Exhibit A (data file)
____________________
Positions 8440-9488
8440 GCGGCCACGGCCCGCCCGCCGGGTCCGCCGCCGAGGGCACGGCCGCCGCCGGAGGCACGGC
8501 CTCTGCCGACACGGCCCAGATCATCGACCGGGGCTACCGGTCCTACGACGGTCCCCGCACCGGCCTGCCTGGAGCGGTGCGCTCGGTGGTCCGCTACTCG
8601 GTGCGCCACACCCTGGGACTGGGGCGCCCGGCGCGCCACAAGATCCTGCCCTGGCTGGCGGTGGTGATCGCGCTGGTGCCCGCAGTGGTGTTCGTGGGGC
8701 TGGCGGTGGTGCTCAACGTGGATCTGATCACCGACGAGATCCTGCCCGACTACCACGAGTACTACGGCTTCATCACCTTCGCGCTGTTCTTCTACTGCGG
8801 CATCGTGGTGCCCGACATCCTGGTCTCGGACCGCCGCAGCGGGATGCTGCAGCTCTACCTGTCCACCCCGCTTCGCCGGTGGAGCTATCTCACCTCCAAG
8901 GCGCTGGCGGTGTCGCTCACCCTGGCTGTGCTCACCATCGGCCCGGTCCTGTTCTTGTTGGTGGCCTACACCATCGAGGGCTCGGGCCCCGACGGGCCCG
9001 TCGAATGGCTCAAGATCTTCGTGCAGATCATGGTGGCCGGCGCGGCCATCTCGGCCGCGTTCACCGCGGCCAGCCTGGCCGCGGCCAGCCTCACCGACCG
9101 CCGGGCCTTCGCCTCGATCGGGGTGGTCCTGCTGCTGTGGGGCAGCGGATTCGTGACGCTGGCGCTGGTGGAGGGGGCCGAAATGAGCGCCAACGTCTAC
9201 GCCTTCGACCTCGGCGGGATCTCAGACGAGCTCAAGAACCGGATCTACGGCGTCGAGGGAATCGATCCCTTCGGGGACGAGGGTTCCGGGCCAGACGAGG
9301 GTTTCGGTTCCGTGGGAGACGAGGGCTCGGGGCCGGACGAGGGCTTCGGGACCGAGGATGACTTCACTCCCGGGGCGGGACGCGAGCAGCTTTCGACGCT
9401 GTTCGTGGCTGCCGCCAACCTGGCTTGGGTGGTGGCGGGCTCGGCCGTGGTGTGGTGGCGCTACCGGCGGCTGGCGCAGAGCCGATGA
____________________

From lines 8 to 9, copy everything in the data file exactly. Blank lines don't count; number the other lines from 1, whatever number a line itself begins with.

9001 TCGAATGGCTCAAGATCTTCGTGCAGATCATGGTGGCCGGCGCGGCCATCTCGGCCGCGTTCACCGCGGCCAGCCTGGCCGCGGCCAGCCTCACCGACCG
9101 CCGGGCCTTCGCCTCGATCGGGGTGGTCCTGCTGCTGTGGGGCAGCGGATTCGTGACGCTGGCGCTGGTGGAGGGGGCCGAAATGAGCGCCAACGTCTAC